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A Note about Addiction

It seems that a believed thought (most often unconscious) underpinning addictions goes like this: ‘something outside of me can make me feel complete/happy or whole’.

Experiencing external phenomena continues as one tries to find what will resolve this incomplete feeling.  There may even be a conscious noticing of that natural pull towards internal rest, peace and harmony. Yet mind can simultaneously run the idea that the outside world is the source of ‘solutions’.  So the search for happiness continues in the outside world; hence substance abuse has its place. 

The best that substances can do is shift your attention away from persistent thoughts into some level of oblivion for a while; promising a temporary holiday from the habit of believing thoughts.  Even having a cigarette can have the association of shifting mental focus. 

Mind works to seek its own resolution; energetically being pulled back to source - whether desired or not.  Thus, mind is drawn to that break in believing the same thoughts again and again and the capacity for addiction is created.  

Mind is finding a way to break the electromagnetic circuit created by repetitive thought in the brain.  Using a mantra proves much more effective but it’s not as interesting to the personal ‘I’.  It is not social. It’s not a ‘story’ for the ‘I’ thought.  Managing thoughts internally instead of through external means (substances) can break a self image and ….well, that’s not too attractive to the ‘I’ who still believes that the outside world is where solutions lie.

It is rare that a substance itself is addictive; generally the body does what mind instructs.  Mind imagines that the body needs a cigarette, but, mind has told the body that this is the case.  Mind uses the body for its own purposes. The body is no more than an exquisitely functioning bag of flesh and bones.  Body does not get addicted, but mind does.  Almost all substances are not addictive in and of themselves.  It is the alignment of a substance with the pain of identified thoughts coupled with the promise of a mini distraction for mind that are the ingredients of substance addiction.

All sources of pleasure have the capacity to be sources of pain. Sooner or later it is seen that there is a very thin line between pleasure and pain.  Both are no more than concepts believed to be true, believed into your experience.  Let it be seen that the effort of running a concept reveals itself as exhausting and somewhat unnatural.  At this point, the attraction to pleasure and the avoidance of pain are two sides of the same coin and exercising either becomes a futile endeavor.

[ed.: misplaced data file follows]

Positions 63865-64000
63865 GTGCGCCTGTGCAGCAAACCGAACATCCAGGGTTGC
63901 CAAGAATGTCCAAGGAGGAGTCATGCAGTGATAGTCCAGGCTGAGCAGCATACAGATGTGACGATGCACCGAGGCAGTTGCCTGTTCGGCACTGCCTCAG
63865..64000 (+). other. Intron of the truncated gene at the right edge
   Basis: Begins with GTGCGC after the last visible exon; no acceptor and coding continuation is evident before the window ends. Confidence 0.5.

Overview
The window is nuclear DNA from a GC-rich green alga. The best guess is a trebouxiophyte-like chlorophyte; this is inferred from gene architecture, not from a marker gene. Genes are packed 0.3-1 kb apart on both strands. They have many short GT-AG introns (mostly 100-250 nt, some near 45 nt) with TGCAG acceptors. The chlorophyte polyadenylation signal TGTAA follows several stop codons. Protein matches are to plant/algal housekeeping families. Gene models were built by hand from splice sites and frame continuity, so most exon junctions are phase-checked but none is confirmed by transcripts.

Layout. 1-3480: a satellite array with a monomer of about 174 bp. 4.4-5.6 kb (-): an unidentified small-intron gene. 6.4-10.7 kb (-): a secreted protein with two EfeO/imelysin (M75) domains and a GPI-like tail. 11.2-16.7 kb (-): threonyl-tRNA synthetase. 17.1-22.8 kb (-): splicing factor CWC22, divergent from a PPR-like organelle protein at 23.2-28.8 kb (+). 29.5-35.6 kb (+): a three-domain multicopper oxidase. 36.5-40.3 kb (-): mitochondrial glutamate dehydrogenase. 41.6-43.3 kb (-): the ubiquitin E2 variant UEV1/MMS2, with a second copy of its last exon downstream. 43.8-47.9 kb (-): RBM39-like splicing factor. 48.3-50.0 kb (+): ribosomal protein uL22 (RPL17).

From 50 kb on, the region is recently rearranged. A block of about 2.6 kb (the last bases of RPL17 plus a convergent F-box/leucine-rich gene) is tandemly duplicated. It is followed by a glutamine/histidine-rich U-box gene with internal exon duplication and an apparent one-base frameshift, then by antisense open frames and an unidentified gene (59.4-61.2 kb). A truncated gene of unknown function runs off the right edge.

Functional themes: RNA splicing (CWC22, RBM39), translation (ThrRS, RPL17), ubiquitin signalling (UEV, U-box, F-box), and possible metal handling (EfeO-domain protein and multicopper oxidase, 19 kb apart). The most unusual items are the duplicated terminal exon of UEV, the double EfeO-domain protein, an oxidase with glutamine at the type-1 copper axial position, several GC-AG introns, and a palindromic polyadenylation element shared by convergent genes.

Believing you are a separate individual will give rise to the belief that you are your habits, tendencies and personality.  This can cause great suffering.  Building upon this illusion, mind can shift from one intense connection to another; from cigarettes to food, alcohol to AA meetings. 

Let the personality be addictive – you are not your personality. You are not addicted to anything.  You are not involved in any of this. As long as you run the thought that you are your personality then the ‘I’ has something to fix and something else to do.  This will keep the ‘I’ story going.  Analysis around addiction can be explored…only to be rejected when seen as more intellectual garbage about an ‘I’ who never existed outside of imagination anyway.

So, what to do?  Know that whatever ‘I’; story is running it can never bring you anywhere. You are not an ‘I’ story.  You are nothing that can be named.  There is no ‘I can’ or ‘I can not’; there is no ‘I’.  You drink alcohol, you don’t drink alcohol – this is lifestyle and nothing to do with what you really are.

There is nothing to fix - just observe and stop placing so much effort into the thoughts that are ‘all about me’. Rest in the knowing that you are beyond all of this.  Substances are needed to simply change an idea in mind, an experience that happens.  Do not be concerned with any of this. It takes an ‘I’ to participate, and you are not an ‘I’.